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I understand that companies release earnings once a quarter, and when they do, their stock price fluctuates wildly outside of trading hours based on their results. And there are external factors such as pandemics, international tensions, etc not directly related to stocks that could also affect the market after-hours.

But I'm curious why it seems that even during most other days, the stock price seems to fluctuate wildly outside of trading hours, even when there are no other major events that seem to affect the stock market.

Particularly, it seems most of the movement in the stock market seems to happen outside trading hours, either pre-market or after hours.

Why does the stock market move so much at those times, and not during regular trading hours?

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As the end of the day approaches, traders head home. They pull their orders which results in fewer participants in the auction. With fewer open orders, the order book thins out, resulting in less liquidity and depending on the stock, possibly increasing the price distance between orders.

Any surge in buying volume, albeit small as compared to regular trading hours, can move price sharply because there's less price resistance. This leads to price volatility.

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  • "pull their orders" ... its not only about pulling their orders. There are many market participants out there who act as liquidity providers (a.k.a. market makers). As the name suggests, they don't have any orders, they are simply providing "paper" liquidity. And those guys tend to do their business during normal hours rather than bottom fishing in the illiquid out-of-hours. – Little Code Jun 15 '20 at 18:37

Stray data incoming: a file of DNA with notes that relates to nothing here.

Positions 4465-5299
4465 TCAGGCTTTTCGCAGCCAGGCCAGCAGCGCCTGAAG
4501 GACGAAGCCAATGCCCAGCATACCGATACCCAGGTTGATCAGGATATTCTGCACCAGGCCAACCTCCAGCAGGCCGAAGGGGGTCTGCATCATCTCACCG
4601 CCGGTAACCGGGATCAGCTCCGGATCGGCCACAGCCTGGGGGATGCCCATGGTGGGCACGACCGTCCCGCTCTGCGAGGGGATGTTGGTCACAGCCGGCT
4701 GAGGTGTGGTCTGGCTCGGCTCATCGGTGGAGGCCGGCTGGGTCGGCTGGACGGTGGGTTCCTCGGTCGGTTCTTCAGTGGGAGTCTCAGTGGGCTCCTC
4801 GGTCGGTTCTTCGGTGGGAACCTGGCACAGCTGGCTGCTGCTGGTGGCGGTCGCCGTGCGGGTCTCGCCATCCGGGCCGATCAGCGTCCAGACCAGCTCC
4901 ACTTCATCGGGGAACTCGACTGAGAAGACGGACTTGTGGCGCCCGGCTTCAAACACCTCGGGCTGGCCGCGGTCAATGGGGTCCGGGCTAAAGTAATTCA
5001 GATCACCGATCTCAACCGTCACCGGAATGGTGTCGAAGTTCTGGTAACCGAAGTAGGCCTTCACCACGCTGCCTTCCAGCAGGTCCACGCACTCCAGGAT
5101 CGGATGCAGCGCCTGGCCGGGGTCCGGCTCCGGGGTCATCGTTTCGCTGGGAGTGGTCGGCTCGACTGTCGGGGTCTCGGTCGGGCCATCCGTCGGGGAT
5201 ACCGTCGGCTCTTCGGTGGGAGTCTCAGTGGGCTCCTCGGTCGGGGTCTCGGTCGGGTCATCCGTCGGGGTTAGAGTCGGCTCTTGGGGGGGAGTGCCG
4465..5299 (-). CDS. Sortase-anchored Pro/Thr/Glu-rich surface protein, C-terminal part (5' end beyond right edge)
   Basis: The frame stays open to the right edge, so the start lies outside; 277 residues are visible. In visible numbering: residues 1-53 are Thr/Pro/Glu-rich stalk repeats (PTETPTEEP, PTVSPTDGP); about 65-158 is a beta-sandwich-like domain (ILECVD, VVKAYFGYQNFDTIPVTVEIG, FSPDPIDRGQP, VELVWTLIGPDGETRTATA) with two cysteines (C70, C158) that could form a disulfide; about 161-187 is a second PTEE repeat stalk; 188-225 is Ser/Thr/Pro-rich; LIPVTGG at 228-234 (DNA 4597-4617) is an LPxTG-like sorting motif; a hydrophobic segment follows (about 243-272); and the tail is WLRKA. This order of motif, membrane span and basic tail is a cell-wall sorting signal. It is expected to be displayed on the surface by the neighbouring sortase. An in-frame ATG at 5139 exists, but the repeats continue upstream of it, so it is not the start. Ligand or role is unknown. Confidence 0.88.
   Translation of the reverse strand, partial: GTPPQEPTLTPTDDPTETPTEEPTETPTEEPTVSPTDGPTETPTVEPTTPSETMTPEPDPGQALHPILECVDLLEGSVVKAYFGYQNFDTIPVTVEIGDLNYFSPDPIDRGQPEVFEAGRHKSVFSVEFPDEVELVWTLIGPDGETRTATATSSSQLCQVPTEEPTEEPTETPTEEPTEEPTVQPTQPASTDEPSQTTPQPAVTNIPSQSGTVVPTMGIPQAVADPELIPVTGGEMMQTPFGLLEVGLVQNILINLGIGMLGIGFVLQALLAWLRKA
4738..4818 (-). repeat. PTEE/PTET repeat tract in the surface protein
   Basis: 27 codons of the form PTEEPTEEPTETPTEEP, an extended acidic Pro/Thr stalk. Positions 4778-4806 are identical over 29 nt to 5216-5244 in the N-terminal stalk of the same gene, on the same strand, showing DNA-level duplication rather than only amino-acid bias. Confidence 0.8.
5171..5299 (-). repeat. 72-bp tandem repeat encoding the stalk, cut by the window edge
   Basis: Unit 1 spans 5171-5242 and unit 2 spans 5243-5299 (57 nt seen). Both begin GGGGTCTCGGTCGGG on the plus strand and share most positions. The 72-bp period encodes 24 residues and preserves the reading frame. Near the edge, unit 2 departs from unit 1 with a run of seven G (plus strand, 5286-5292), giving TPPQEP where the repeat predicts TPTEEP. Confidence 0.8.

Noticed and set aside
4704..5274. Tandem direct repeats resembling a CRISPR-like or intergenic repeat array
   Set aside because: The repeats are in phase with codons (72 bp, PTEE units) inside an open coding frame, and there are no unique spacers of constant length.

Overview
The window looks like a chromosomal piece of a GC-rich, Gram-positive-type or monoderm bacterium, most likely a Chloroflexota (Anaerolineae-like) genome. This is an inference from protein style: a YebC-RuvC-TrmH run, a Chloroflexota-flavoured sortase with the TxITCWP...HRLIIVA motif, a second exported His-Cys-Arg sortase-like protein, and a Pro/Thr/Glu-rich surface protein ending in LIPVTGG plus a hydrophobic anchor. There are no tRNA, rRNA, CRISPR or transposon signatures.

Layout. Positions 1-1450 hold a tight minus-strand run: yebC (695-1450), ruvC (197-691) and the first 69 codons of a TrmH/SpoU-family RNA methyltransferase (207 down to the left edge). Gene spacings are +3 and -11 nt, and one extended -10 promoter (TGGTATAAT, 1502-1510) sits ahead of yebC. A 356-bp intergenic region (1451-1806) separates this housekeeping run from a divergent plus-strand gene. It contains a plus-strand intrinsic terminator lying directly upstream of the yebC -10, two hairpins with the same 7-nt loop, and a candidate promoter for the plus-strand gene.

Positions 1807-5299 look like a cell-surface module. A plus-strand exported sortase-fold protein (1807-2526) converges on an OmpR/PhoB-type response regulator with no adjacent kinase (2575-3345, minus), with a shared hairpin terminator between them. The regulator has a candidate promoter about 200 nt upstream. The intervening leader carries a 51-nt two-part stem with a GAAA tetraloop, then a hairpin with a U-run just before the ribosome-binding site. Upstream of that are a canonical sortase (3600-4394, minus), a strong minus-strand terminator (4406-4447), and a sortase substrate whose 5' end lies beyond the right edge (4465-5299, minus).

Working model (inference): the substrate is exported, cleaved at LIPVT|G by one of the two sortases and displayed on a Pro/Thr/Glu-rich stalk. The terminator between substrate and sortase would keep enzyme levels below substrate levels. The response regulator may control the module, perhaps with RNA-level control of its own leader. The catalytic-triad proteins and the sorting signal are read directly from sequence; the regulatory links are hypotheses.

• Market makers and specialists do not participate in after hours making it very illiquid. . If they do not participate then they have pulled their orders. Bottom fishing??? LOL. As I mentioned in my other comment to you, institutional trading has participated in after hours trading for may decades. – Bob Baerker Jun 15 '20 at 18:50
  • No Bob. You simply don't understand how the market works. They are providing liquidity, there are no orders to pull. Institutional liquidity providers don't operate by leaving orders on the book. – Little Code Jun 15 '20 at 18:57
  • Exchanges do not require market makers to participate in after-hours trading and they do not require market participants to avoid locking and crossing the after-hours markets. Liquidity is a chicken and egg problem if there is not enough liquidity people don't trade...and if people don't trade there is no liquidity. Some markets (e.g. futures and FX) may continue to have liquidity. Ultimately it is down to how many people are engaged in the market at a given time, which is why it slows down at lunch time and the after hours session has high volume just after the close but quickly dries up. – xirt Jun 17 '20 at 23:48
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One word. Liquidity.

You can see the same effect during normal trading hours if you look at illiquid stocks (e.g. the so-called "penny stocks").

The fact of the matter is that pretty much all the big boys (the institutions) only play during normal hours, and indeed the same applies for the vast majority of retail investors (retail = private individuals, Jo Bloggs).